Ask Athena: Dirty Dining

When your new flame’s kitchen hygiene gives you heartburn. 


Q: My new boyfriend (6+ months) invited me to his family home where they were throwing him a birthday dinner. We got there early so I could lend a hand in the kitchen, but what I saw there was disgusting. Cats on the counters! Sticky stovetops. They’d feed the dog scraps as they cooked and not wash their hands! Later, when I refused to eat, they called me ridiculous, and insisted that germs “cook off” anyway. Sorry but yuck! Apparently I ruined the evening? Does courtesy trump sanitation in polite society?

A: There is no rule that you must eat at someone else’s home. There is a general rule that you should be polite and courteous. I think you broke that rule.

We all have different standards. Lots of people feed their dogs scraps in the kitchen. Cats go where they please. We all should wash our hands when preparing food. Germs don’t all “cook off” when food is prepared. It takes a particular high temperature over a sustained period to cook off most germs, and even then some foodborne pathogens produce toxins that will survive any temperature (staphylococcus, for example).

From what you describe, I doubt anyone was observing that protocol. But, they were all eating it as they probably have done for years. If they don’t usually clean the counters, yuck again. Maybe, though, the counters just got messy from cooking such a big family feast? Either way, that’s life, and people find their own ways to adapt.

The thing to look at is how your presence changed the meal. What were you supposed to do? I would have advised waving off dinner, saying you just weren’t that hungry. You could’ve also looked for items that were served directly from their purchase containers (preferably without needing plates or utensils), such as bags of chips or baby carrots. You weren’t supposed to tell them that their food preparation disgusted you and violated health department rules. 🤦‍♀️

If you are ever invited back, just apologize for making the fuss and leave it at that. If the relationship lasts, you might be forever known as the stickler for cleanliness. Take advantage of it and quietly clean counters next time you are in the kitchen. “It’s just my thing,” you can tell them.

Politeness says you aren’t supposed to make people uncomfortable in their own homes. So throw yourself under the bus, and own this as your particular “compulsion” that you have every right to entertain for your own comfort and caution. They shouldn’t force you to eat food against your better judgement, and you shouldn’t be so polite to do something you don’t want to do.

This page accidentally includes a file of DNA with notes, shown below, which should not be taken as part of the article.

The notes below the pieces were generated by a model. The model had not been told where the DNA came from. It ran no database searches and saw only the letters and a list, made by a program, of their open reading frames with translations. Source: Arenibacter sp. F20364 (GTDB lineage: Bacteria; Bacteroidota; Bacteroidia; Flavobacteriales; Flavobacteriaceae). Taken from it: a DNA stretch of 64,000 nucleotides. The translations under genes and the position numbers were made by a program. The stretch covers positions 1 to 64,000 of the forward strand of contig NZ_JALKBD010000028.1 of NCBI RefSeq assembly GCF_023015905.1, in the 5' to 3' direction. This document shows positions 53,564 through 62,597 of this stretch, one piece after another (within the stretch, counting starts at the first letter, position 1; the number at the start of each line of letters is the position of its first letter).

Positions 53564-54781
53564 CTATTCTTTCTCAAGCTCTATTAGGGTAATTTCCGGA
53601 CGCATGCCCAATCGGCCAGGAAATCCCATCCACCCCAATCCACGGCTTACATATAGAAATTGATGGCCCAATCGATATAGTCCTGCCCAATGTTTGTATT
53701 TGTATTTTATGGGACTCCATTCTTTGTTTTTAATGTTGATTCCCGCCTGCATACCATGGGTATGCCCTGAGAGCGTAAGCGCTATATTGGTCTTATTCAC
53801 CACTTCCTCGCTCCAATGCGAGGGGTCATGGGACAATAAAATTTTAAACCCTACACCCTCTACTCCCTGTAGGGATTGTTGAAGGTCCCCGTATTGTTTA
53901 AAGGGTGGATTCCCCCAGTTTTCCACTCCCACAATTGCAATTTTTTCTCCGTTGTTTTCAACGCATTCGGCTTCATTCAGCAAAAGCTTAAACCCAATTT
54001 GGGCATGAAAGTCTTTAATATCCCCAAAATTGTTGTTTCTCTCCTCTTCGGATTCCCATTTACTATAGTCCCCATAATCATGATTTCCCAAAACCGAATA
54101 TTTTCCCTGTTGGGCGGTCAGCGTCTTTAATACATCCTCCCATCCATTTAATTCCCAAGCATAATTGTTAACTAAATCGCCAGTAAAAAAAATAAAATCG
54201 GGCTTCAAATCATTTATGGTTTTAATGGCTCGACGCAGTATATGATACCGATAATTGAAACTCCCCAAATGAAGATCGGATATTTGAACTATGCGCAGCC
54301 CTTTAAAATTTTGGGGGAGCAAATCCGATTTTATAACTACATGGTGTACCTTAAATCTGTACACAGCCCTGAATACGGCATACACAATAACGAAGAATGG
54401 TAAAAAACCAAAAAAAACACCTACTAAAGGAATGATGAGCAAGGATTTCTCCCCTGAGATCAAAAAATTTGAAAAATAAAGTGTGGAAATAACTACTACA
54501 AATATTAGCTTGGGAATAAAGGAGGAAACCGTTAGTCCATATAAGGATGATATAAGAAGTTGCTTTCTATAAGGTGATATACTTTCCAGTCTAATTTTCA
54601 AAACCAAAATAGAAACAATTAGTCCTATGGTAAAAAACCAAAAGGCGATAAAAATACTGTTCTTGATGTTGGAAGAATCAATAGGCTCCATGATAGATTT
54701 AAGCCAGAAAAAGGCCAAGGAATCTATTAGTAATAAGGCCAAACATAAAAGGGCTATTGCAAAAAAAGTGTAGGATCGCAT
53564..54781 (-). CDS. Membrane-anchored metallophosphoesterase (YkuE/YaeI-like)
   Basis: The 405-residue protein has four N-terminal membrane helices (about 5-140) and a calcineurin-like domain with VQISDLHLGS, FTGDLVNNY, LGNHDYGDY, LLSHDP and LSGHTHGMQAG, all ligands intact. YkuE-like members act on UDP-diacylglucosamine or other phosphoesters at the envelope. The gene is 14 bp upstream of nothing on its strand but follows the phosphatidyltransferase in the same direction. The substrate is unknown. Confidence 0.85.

Instead, laugh it off as a personal quirk and then hit up McDonald’s on your way home.


🛑🐾‼️ Stop that pet! You don’t know where those furry feet have been! 🤢

If you’re like most pet owners, you’d rather not think about all the yucky stuff our cats and dogs might be tracking through the house. Whenever they go outside (or dig in their litter box), they can pick up pathogens from soil, trash, fecal matter – whatever they step in. Then they come around us, spreading dangerous germs such as MRSA and leptospira, as well as tapeworms and other internal parasites, all of which can cause serious illness in humans, especially in seniors, young children, and the immunocompromised.

Sharing plates? Think again. Our pets mouths are teaming with bacteria that can make us sick, such as salmonella and e coli which – TRUE STORY – can survive a good soapy scrub in the sink, and even regular dishwasher cycles can fail to remove all traces. Tens of thousands of Americans are hospitalized every year (and many hundreds die) from infections that could be prevented by following basic food safety guidelines.

The old myth that dogs’ mouths are cleaner than ours simply isn’t true, and despite new research suggesting cat butts aren’t nearly as obtrusive as they appear, best practices strongly recommend keeping our kitchens strictly off-limits to pets.

AGREE? DISAGREE? Please leave your remarks below in the Comments.

Send your questions to

Read last month’s Ask Athena here.

About Athena 44 Articles
When she’s not advising mortals, Athena spends her time on earth in NW Philly with her husband, two sons and a day job where she’s paid to tell important people what to do (naturally). Send your questions to

Be the first to comment

Leave a Reply

Your email address will not be published.


This site uses Akismet to reduce spam. Learn how your comment data is processed.